After the failure of the revolution of 1905, An-sky little by little turned his attention to the Jewish cause and organized the first ethnographic expedition to Jewish shtetls, describing the effects of pogroms on the communities, and also witnessing the practices of everyday life, recording folk tales and legends, oral histories. During the revolution of 1917, An-sky was elected to the Constituent Assembly as a member of the Socialist Revolutionary party--the democratically elected legislative body that was later dissolved by the Bolsheviks (under Lenin's leadership).

A fully bilingual author, An-sky seemed equally comfortable writing in Yiddish and Russian, though he rarely translated himself and didn't like doing so. There are several origin stories of "Dybbuk": he wrote the play in 1914, and at some point showed it (the Russian version) to Konstantin Stanislavsky at the Moscow Art Theatre who admired it and gave advise. The play received its premiere in 1920, after WWI and Bolshevik takeover--it was staged in Warsaw, in Yiddish by Vilna troupe--a few weeks after An-sky's death.

Leonid Pasternak's painting: S. An-sky reads "Dybbuk"

Sunday, January 5, 2014

Ramayana Matters

Our last three days in Bangkok were a flurry of activity. One of the highlights was a five-hour long bicycle tour through the busy markets and Buddhist temples, navigating through alleys so narrow and congested that had we wandered there on our own, we probably wouldn't have dared to venture in. Bangkok was introduced to us a city of marketplaces: weekend markets, night markets, floating markets (the Chao Phraya river used to be Bangkok's main trading artery), Chinatown markets, wholesale markets, flower markets, etc etc. Dave writes in greater detail about our bicycle adventures on his blog.
Wholesale flower market

Though Buddhism is Thailand's official religion, Thais also believe in spirits. Every other city intersection seemed to feature a spirit house, to which people brought daily offerings of flowers and food. Certain large trees were also decorated and worshipped; later we heard that every time a new house is built, a displaced spirit needs to be pacified by construction of a new shrine outside of the house's shadow. Garlands of yellow flowers are in such high demand that an entire section of the wholesale flower market was dedicated to their assembly and sales. Need to pass a test? Have bad fortune and want good fortune? These occasions undoubtedly call for extra offerings to the spirits.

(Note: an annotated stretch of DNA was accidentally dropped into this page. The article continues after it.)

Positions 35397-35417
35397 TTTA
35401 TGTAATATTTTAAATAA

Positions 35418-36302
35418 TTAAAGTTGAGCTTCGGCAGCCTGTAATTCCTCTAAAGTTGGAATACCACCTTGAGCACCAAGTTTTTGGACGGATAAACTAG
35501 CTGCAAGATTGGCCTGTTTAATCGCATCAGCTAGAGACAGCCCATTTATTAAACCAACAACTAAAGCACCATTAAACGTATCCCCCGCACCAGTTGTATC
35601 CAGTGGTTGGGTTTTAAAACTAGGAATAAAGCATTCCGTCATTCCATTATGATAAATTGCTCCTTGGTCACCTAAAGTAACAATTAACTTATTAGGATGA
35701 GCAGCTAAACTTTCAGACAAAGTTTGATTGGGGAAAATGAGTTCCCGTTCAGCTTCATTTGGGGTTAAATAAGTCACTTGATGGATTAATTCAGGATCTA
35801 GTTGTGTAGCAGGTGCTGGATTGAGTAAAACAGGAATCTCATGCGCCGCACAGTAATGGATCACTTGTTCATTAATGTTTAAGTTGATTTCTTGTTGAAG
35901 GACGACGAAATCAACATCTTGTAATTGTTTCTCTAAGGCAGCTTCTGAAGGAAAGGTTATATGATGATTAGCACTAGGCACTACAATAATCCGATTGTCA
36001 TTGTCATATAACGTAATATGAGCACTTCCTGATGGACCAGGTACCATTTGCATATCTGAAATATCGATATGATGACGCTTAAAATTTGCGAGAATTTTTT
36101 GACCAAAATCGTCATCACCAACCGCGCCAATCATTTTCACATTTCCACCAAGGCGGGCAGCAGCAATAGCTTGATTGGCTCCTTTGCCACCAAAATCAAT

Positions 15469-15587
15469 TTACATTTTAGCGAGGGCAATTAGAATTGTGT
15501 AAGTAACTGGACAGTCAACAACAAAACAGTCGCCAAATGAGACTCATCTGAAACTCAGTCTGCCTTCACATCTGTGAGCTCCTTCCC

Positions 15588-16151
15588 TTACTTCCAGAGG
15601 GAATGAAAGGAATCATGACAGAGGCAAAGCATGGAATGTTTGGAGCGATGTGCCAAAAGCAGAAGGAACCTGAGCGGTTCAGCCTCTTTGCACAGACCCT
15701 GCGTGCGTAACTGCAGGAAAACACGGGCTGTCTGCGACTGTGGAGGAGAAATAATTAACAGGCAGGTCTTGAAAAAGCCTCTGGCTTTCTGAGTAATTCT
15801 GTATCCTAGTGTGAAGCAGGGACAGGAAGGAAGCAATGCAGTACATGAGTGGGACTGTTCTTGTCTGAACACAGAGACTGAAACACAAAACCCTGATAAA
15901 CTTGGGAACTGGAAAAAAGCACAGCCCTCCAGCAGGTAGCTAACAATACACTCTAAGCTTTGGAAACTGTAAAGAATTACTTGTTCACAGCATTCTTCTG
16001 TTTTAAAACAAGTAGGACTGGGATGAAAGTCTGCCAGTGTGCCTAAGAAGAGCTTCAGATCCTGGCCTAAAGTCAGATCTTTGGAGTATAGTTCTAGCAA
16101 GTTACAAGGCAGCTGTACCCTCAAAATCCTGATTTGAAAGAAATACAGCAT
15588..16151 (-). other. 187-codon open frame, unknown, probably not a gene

Placating the tree spirit

The Wats themselves--the Buddhist temples--were plentiful and magnificent. It was not uncommon to see terrific poverty and squalor next to the tall white-washed walls and gold-plated doors of newly renovated temples: eerily similar to the experience of walking down Market Street in San Francisco, with all the new skyscrapers going up right above the homeless. We also walked through many neighborhoods of malls and hotels and office buildings and middle-class single-family Thai and Western-style style houses with garages and backyards. The different areas flowed easily into one another, extensive networks of alleys and courtyards dissecting each city block: to get a sense of each area, we quickly learned to go off map and follow our noses. Every populated alley and large intersection seemed to feature several food carts selling barbequed meats, noodle, rice, and egg dishes; carts offering instant coffee espressos (sugar and condensed milk optional); spirit temples; 7-11s. It seemed common for families to keep chickens and turkeys in their compounds. There were also many dogs and cats roaming around, none of them lacking for food: let's just say that Thai spirits were generous and ready to share.